When paper hats were for work, not play …

Continue reading »

May 042015
 

Silhouettes of a man and woman in Regency dress against a background of the number 80

The Grand Sophy is one of Georgette Heyer’s best-loved Regency novels. Today, romance author, April Kihlstrom, explains that even though this novel is set in the English Regency, it was also a product of the time in which it was written and had a powerful impact on its readers. Those of you who read this novel within the first decade of its publication in the last century will almost certainly identify with why April so enjoyed this novel as a young woman. And those of you who did not live through those times and have only read it recently will get a dual history lesson, and, perhaps a greater appreciation of the power of Heyer’s fiction.

As always, everyone is invited to share their views and opinions about this novel in comments to this article.

Continue reading »

May 022015
 

Our members’ new releases (along with other new Regency Romance fiction releases) and other Regency related articles are available for download at The Regency Reader – May 2015. If you wish to receive The Regency Reader via email, we ask that you subscribe through MailChimp using this short subscription form.

New Releases for May 2015

Continue reading »

Cover image for Joanna Shupe's The Lady Hellion

Joanna Shupe

The Lady Hellion (Wicked Deceptions)
Kensington
Print, eBook
Historical/Graphic Sexual Contact

Lady Sophia Barnes doesn’t take no for an answer. Especially when she’s roaming London’s seedy underground…dressed as a man.

A rabble rouser for justice, Sophie’s latest mission is to fight for the rights of the poor, the wretched—and the employees at Madame Hartley’s brothel. She’s not concerned about the criminals who will cross her path, for Sophie has mastered the art of deception—including the art of wearing trousers. Now her fate is in her own hands, along with a loaded gun. All she needs is instruction on how to shoot it. But only one person can help her: Lord Quint, the man who broke her heart years ago. The man she won’t let destroy her again…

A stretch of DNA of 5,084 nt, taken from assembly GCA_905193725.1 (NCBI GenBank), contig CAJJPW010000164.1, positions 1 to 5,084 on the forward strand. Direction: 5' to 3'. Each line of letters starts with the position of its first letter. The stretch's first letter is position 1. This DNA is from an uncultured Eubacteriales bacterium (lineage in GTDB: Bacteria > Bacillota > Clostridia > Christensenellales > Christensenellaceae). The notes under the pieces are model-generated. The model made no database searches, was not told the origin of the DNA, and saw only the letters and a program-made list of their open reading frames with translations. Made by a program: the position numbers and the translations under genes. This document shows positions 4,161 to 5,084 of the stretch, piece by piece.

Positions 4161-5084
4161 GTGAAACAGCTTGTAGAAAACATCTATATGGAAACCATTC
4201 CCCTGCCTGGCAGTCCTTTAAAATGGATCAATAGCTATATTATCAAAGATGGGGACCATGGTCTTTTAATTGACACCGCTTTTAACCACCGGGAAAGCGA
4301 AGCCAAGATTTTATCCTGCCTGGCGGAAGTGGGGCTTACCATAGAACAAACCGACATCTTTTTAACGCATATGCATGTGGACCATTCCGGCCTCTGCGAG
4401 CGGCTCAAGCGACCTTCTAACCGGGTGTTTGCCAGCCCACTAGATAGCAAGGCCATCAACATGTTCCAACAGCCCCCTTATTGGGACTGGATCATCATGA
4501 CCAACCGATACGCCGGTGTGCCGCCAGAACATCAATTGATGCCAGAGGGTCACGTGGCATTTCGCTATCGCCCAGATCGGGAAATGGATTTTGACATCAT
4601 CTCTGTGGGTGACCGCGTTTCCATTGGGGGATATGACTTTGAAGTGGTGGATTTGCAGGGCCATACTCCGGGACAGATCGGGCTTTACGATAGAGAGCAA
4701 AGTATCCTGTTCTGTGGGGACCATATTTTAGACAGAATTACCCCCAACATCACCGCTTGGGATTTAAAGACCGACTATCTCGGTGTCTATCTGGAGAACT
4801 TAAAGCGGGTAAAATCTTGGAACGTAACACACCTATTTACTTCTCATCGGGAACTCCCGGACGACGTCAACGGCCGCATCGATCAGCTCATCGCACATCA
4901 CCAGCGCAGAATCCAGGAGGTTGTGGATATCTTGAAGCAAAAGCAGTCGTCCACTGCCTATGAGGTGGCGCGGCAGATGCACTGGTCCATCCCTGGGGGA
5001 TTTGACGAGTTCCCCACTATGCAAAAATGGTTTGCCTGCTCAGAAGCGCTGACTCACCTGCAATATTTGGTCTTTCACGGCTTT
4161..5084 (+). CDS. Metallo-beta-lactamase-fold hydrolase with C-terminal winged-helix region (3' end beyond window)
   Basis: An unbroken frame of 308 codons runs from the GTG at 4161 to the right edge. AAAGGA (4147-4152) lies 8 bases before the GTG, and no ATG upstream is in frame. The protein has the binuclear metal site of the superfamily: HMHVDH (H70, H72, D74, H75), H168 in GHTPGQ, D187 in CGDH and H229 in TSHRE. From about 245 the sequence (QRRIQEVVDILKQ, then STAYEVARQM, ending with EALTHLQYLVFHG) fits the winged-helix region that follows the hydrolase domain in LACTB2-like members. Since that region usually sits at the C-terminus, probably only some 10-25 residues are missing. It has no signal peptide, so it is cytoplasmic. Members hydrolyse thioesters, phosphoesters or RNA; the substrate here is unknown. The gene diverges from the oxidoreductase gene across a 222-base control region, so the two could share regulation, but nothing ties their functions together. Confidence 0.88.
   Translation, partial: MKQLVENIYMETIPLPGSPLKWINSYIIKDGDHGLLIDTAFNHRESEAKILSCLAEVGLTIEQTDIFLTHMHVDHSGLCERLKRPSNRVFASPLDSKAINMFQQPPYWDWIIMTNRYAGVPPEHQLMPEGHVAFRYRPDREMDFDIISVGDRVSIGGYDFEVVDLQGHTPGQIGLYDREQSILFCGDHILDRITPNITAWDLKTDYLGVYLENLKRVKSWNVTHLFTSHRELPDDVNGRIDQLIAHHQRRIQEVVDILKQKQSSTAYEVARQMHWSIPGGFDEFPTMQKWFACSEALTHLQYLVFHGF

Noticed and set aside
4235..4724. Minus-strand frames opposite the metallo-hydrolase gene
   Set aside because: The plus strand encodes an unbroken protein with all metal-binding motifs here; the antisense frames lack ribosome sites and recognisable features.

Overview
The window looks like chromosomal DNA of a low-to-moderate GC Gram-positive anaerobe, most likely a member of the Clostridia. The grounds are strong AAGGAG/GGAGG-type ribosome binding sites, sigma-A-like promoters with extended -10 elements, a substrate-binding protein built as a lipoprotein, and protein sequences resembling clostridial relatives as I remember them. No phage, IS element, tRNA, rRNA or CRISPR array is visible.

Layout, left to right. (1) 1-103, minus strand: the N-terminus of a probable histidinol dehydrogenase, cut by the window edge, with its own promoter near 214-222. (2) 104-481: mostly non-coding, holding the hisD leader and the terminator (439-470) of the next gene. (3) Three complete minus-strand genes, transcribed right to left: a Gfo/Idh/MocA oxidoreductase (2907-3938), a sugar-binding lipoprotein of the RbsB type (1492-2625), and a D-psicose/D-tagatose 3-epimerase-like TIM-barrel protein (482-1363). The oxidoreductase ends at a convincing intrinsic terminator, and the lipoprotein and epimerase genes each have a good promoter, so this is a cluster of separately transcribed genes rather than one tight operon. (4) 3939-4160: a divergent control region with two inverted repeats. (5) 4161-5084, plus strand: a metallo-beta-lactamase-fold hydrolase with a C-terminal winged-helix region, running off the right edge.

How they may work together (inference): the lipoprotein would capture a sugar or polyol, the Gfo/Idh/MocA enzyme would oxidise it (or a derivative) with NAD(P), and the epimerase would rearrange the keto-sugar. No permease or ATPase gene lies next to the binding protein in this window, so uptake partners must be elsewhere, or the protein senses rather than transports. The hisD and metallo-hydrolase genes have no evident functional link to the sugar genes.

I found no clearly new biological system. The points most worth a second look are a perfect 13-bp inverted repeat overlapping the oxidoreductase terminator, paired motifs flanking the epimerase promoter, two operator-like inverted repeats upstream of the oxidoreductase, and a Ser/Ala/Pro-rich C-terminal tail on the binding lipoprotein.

The last thing Damien Beecham, Viscount Quint, needs is an intrusion on his privacy, especially from the beautiful, exasperating woman he’s never stopped wanting. A woman with a perilously absurd request, no less! For Damien is fighting a battle of his own, one he wishes to keep hidden—along with his feelings for Lady Sophia. Yet that fight is as hopeless as stopping her outlandish plan. Soon all Quint knows for certain is that he will die trying to protect her…

May 26, 2015
http://joannashupe.com

Apr 282015
 

Caricatures were extremely popular during the Regency era. Thousands were produced, ranging from mild criticism to biting satire, and included political, social, and personal commentary. They were printed from etchings or engravings and sold to whoever would pay for them.

Continue reading »

Apr 252015
 

Silhouettes of a man and woman in Regency dress against a background of the number 80

An aging master con man, his cross-dressing offspring and their respective loves make for a wild romp through Georgian London in The Masqueraders. Today, Emma Kaye, romance author, shares why this romance by Georgette Heyer is so special to her and why she finds it such a timeless story. As Emma notes, perhaps a cross-dressing heroine is more believable in a historical romance. Or, is it simply that we take such things so for granted today that no one would think twice about it in a contemporary romance?

Feel free to share your views on this Georgian romance in comments to this post.

Continue reading »